Internet tech startups currently represent some of the most popular investment opportunities. Even so, the lucrative profits offered by such startups are certainly not a given, and not all tech startups will succeed. When analyzing prospective tech startups for investment purposes, investors must consider a broad array of factors, ranging from founder expertise to the growth potential and the market itself. While the process might sound time consuming, it is a must for choosing startups with the most potential for becoming the next big thing. (For related reading, see: 5 Questions to Ask Before Investing in a Startup?)

Founder Experience, Skill Set and Network

In order to succeed, tech startups must be able to adapt and grow at lightning speed. Therefore, they need founders with the skills and experience to drive that type of growth. If there is a magic formula to succeeding as a tech startup, it is the need to have someone at the helm with the ability to drive growth into a sustainable business model. Regardless of how great a product idea might be or the size of the potential market, the lack of an experienced founder can be the death toll of even the most promising tech startup. 

Ideally, it is best to look for an entrepreneur who has taken the time to conduct due diligence and research. Even a young founder can have what it takes to drive sustainable growth if he or she has studied the market with vigor, and has brought knowledgeable and experienced advisors onboard.

Market Potential

Due to the rapid pace of the environments in which tech startups must function, assessing market potential is absolutely vital when vetting a tech startup for investment. Beyond the potential dollar value if the startup succeeds, it is important to determine the potential for disrupting the status quo of the industry. Additionally, prospective investors should consider approaches taken by competitors and whether the potential exists for alternative approaches to succeed. How is the startup's solution different? What unique value proposition does the company offer in relation to the competition? What barriers to entry exist that could prevent the startup from moving ahead of the competition? Why are they in business? (For more, see: Does Your Startup Need Venture Capital?)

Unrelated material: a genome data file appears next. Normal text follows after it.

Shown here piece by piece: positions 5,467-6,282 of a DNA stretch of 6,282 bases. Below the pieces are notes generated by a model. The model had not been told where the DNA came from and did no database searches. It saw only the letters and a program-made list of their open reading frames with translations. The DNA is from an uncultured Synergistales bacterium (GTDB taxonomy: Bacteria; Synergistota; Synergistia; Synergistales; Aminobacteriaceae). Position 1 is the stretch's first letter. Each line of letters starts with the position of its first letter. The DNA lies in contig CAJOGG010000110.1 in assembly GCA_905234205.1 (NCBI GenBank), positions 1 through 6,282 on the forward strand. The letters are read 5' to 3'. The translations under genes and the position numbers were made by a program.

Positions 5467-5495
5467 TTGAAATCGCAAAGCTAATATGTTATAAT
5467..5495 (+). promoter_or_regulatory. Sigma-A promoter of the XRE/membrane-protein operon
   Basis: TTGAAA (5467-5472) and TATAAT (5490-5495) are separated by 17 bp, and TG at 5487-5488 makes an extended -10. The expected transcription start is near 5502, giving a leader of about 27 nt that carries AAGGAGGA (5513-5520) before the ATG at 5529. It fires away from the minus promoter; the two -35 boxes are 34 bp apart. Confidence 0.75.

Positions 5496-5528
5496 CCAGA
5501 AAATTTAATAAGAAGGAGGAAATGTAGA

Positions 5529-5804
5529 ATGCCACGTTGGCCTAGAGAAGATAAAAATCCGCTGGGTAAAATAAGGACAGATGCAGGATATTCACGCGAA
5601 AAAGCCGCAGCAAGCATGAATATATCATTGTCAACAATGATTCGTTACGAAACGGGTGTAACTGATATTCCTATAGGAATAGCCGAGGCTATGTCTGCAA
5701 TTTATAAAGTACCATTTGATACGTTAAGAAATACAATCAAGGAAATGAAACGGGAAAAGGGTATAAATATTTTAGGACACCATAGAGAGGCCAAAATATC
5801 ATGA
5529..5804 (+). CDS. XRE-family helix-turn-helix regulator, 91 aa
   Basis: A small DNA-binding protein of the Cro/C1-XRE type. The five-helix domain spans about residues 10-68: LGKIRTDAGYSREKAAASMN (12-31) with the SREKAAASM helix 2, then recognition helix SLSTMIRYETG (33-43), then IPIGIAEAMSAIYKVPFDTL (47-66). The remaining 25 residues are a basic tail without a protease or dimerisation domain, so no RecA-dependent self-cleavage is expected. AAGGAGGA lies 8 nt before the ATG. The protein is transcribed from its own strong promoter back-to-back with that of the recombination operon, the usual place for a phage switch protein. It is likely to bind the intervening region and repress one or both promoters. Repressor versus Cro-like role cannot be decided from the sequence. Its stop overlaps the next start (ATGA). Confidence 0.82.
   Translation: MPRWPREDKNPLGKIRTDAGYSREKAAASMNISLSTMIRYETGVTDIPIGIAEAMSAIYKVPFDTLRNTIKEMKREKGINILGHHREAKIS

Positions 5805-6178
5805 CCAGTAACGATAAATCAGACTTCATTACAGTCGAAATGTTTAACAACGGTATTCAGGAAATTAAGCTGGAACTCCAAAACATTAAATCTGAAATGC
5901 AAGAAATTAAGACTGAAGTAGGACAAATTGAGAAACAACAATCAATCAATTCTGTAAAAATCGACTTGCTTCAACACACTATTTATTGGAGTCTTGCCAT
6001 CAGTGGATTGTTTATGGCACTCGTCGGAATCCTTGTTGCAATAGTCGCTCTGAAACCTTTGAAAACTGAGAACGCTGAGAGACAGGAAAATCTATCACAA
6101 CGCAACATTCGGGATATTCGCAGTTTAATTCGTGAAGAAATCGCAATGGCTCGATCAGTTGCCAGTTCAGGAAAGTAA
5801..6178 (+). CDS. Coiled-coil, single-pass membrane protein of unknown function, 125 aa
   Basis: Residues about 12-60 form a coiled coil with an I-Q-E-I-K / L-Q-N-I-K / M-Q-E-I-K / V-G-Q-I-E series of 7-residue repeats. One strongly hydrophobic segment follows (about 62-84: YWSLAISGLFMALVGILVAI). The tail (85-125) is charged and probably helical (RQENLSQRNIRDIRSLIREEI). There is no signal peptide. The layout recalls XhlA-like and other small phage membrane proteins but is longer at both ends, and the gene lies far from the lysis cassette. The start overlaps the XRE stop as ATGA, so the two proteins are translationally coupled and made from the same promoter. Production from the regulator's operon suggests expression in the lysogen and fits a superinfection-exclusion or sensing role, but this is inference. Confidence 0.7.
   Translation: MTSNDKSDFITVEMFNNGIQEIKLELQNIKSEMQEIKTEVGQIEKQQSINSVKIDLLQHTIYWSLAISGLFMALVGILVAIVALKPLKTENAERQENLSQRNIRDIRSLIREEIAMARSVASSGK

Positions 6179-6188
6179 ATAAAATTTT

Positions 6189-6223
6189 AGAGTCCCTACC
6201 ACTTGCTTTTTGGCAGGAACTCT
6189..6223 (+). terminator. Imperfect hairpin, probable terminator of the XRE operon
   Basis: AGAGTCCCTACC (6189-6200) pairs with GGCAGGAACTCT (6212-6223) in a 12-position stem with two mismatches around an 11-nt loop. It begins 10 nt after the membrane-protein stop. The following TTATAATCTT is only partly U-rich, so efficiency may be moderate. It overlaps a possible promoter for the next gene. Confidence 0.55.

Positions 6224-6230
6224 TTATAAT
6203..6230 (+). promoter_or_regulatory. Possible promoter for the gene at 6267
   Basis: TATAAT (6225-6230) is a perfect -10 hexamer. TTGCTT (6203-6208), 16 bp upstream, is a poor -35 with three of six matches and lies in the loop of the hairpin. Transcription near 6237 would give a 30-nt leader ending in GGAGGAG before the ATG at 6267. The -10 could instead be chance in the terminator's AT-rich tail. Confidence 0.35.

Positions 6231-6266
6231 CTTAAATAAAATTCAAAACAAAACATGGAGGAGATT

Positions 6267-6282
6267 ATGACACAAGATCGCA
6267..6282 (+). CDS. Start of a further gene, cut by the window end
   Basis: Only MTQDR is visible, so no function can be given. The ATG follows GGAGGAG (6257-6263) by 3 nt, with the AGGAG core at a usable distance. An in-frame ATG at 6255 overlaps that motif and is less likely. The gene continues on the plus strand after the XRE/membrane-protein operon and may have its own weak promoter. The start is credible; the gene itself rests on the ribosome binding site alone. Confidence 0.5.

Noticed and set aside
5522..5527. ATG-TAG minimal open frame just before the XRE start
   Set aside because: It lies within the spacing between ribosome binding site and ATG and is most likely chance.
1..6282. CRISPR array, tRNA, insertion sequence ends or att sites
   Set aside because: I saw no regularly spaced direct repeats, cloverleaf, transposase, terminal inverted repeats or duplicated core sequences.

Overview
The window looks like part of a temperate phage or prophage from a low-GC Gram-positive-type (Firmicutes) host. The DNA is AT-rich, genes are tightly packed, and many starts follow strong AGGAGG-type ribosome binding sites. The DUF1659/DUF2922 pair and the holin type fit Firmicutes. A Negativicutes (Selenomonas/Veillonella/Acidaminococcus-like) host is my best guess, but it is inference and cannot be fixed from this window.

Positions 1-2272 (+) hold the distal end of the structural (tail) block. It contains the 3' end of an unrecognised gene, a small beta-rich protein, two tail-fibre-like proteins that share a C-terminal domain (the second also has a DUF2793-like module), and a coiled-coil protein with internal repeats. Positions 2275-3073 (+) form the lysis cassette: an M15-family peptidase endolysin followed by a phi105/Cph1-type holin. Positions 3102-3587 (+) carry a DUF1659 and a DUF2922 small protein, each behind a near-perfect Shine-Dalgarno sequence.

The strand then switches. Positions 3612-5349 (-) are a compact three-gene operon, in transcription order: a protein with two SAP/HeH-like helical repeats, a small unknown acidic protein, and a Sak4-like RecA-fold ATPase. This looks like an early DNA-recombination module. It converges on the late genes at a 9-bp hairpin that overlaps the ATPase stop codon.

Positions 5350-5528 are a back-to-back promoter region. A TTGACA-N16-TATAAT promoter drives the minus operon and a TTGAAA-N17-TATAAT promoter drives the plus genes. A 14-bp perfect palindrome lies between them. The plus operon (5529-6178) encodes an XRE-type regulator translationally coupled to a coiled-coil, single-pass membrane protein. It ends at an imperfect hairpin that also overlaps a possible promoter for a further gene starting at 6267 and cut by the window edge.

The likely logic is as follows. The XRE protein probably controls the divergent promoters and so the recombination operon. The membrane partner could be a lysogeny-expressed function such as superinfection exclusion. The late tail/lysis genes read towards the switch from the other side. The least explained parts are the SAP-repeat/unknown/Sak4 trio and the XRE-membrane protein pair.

Furthermore, who will be the customers for the service or product offered by the startup? What segment of the market does the startup plan to service? How does the startup plan to enter the market and capture that segment? Over what period of time will the startup be able to accomplish this? Answering these questions is essential.

Develop an Understanding of the Industry

In reviewing startups to potentially invest, it's important to make sure you have at least a basic knowledge of the industry and market. Otherwise, it can be easy to get caught up in the hype and have your decision swayed by a persuasive sales pitch rather than facts, and doing so can significantly increase the risk of your investment. Prior to investing any money, make sure you take the time to understand the industry.

Ability of the Product to Resolve a Problem

Wildly successful products generally must demonstrate the ability to solve a problem. Prospective investors should keep in mind, however, that just because the proposed solution does not resolve a problem they have ever experienced, that does not mean the problem does not exist or that others would not benefit from it. Analyzing tech startups should always be done from an objective standpoint rather than a subjective point of view. Even if the product or service proposed is not relevant to you on a personal level, that does not mean that it does not have the potential to succeed. (For more, see: Valuing Startup Ventures.)

On the flip side, it is also important to ensure that you do not simply fall into the trap of following the crowd. Simply because a large number of other people are investing or a well-known guru has praised a tech startup does not necessarily mean the company is a given to succeed.

What Is the Startup's Burn Rate?

How long will the money raised by the startup last? Determining the burn rate for capital is essential for ascertaining a startup's longevity. For instance, will the startup go through the cash raised in just a few months or will they be able to make it last a year or longer? Ideally, a startup should have a minimum burn rate of one year, preferably longer. The longer the burn rate, the more time the startup will have to focus on developing a competitive product instead of trying to prepare for the next round of funding.

The Bottom Line

Internet-based tech startups can present incredible potential, but they can also have high levels of risk. Ensuring that you know what to look for will make it easier to sort through the noise while selecting those startups with the best potential for success. 

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